Published on November 8th, 2017 | by Sakshi Gupta0
Injury-return Hazlewood seems all set to support Starc in conquering Poms
With the opening Test of the Ashes 2017 getting closer, the cricket produced in Sheffield Shield is getting better than ever. In eight days into the 2017-18 season, every day has been an audition for those who are in the race to bag the Baggy Green in the much-awaited Ashes 2017. Micthell Starc has managed to pull all the limelight to himself with record-breaking twin hat-tricks in Sheffield Shield and on the other hand, there is Western Australia’s opener Cameron Bancroft, who also set a Sheffield Shield batting record. With an unbeaten knock of 76 against a Test-strength side of New South Wales attack, he became the first-ever wicketkeeper-batsman to carry his bat through an entire Sheffield Shield innings.
By doing so, he surely has put himself ahead of Australia’s regular keeper Matthew Wade in the eyes of the selectors for the Ashes.
Then there is injury-return Josh Hazlewood, who has given a little preview to the English cricketers present in the WACA Stadium of what awaits them later in the month.
Ever since Hazlewood made his Test debut against India at home in 2014, he has not missed a single Test series Australia played since then. After Hazlewood’s debut, Australia have played nine Test series and that totals to 30 matches. Out of which, Hazlewood has missed only two Tests – one in England during the Ashes 2015 and one in Bangladesh during the 2017 tour – and this shows the amount of faith the selectors have shown in him and there is no doubt in the fact that the baby-faced fast bowler has always justified that belief with his performances. In 31 Tests, he has 118 wickets and that is inclusive of 5 five-fors.
Hazlewood suffered a left side injury in the first Test against Bangladesh earlier in August. Although he batted with the injury, he was flown back to Australia at the end of the Test. That kept him out of the second Test against Bangladesh, which Australia won and their limited-overs tour of India, which they lost in the ODIs and drew in the T20Is.
To a great delight for the Australians, Hazlewood’s recovery happened well ahead of the expected schedule. There was a concern again when Hazlewood decided to skip New South Wales’ opener match against South Australia in the Sheffield Shield 2017-18 season. There were rumours about him missing a couple more but then the pacer played the second match which was against Western Australia in Sydney. The four-day match ended in the favour of New South Wales where both the Test side’s quickies, Starc and Hazlewood led from the front.
The scenario in the match was plain simple as it is always for Australia. Starc, being the more aggressive one lived up to his image and this time one step further with the twin hat-tricks, while Hazlewood maintaining his consistency like every time, kept the run flow under superb control. Even Starc acknowledged the fact that Hazlewood’s consistency allows him to go berserk with his aggression that brings the best out of him.
“He’s been awesome the last few years for us. He allows the faster guys to be so much more aggressive because he’s so consistent,” Hazlewood’s New South Wales teammate Starc said.
Hazlewood boosts a baby face and that just does not allow one to imagine him being someone like Mitchell Johnson or Starc. And he does not even try to go that way. He knows his strengths; while Starc creates the fear from one end, taking advantage of the pressure Starc would have imposed, Hazlewood from the other end sticks to his lines and lengths and denies as many runs as possible to the batting team. If you check their last six innings, Starc has gone wicket-less only once, while Hazlewood was without a wicket on three occasions. This only suggests that Starc’s job is purely wicket-taking and on the other hand, along with occasional breakthroughs, Hazlewood’s approach is strictly restricting the opposition to as less total as possible.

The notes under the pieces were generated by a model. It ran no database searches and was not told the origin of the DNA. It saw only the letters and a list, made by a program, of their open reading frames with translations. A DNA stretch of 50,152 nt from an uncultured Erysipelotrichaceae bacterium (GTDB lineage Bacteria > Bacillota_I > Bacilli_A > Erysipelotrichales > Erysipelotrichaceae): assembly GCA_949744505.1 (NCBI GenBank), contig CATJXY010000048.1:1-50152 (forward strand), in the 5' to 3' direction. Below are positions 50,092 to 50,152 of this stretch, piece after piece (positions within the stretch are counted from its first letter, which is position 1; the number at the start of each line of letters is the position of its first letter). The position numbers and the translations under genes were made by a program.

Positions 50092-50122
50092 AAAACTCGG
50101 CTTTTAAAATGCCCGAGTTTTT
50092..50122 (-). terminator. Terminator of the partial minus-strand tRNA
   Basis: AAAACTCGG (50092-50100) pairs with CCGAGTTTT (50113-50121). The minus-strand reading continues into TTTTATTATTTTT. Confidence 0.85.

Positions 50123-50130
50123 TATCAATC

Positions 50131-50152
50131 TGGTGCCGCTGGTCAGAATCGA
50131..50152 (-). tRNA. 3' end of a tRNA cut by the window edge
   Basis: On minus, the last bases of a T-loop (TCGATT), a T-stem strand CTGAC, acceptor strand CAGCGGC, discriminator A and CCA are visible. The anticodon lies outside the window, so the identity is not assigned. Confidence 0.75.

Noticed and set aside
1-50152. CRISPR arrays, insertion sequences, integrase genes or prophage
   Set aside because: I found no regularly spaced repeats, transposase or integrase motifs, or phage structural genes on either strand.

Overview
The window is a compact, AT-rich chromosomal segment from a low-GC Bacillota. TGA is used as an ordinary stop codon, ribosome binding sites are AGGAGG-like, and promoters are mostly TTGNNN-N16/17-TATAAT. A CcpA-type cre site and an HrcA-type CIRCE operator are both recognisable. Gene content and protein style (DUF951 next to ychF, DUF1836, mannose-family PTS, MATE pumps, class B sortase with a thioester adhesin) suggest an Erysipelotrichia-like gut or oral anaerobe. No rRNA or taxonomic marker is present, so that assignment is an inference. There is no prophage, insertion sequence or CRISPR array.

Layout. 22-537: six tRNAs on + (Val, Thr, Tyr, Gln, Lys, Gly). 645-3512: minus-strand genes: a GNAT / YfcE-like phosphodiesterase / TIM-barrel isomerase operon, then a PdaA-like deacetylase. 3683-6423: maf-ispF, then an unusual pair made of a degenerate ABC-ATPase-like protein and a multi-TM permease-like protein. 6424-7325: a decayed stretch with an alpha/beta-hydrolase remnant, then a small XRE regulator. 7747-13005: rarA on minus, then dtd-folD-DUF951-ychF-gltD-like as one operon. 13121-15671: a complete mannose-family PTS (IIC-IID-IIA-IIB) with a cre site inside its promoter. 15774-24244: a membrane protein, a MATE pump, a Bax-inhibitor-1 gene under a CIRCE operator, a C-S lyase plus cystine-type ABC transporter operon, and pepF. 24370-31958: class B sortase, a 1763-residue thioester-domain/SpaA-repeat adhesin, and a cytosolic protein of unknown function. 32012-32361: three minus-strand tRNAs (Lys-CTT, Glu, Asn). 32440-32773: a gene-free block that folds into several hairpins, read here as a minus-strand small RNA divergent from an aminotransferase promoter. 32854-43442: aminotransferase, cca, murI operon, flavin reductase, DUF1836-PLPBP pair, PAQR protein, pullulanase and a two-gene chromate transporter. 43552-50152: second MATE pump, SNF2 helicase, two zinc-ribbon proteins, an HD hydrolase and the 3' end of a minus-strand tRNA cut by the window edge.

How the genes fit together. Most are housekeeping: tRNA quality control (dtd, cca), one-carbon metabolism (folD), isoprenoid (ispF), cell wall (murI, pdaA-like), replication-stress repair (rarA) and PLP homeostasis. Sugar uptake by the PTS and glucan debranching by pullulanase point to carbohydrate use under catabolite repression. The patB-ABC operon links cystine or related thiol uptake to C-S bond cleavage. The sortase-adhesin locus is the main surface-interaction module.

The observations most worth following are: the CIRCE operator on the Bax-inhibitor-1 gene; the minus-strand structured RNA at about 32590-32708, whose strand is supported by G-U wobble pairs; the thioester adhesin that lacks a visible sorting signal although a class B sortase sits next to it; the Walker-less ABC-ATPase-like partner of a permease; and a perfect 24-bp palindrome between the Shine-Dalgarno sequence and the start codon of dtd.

This way, the combination of Starc and Hazlewood does wonders for Australia in the longest format. When Hazlewood puts breaks on the run flow, the batsmen under pressure tends to make mistakes and that’s where Hazlewood makes breakthroughs.
In New South Wales’ second match against Western Australia, there were both good and bad news for the national side. Let’s take the good part first. In a 10-minute devastating spell, Hazlewood wrapped the top-order of Western Australia, claiming three wickets in 11 balls. However, Hazlewood’s confidence booster spell of 3 for 24 in 13 overs came at the expense of the three players who were the contenders to clinch a spot in the Ashes squad. On return after a couple of months’ injury break, Hazlewood first had Shaun Marsh caught behind cheaply for two runs; he then trapped Hilton Cartwright for a duck in his next over before he bowled Mitchell Marsh when the ball drove between pad and bat for zero.
When Hazlewood bowled the stunning spell, Joe Root and his boys were at the WACA. Although they might not have witnessed it from the stands, the word would have quickly fired across the place and for sure the visitors would have kept this as a priority in their next discussion of the game plan.
However, by the end of the match everyone is talking about Starc’s historic twin hat-tricks in Sheffield Shield and Hazlewood’s 6 for 73 will get buried under Starc’s shadow. This is how it has always been; Starc is the spearhead but even he knows he needs the support from the unsung hero, Hazlewood, in order to bowl in his natural way keeping the pressure away.
When Starc (29 in 8) and Hazlewood’s (16 in 4) wickets are put together against England, it comes up to 45 wickets in 12 Tests. This certainly is expected to get better as the two have enough bonding and understanding between each other as bowling partners and the credit for this goes to the domestic cricket where they play for the same club.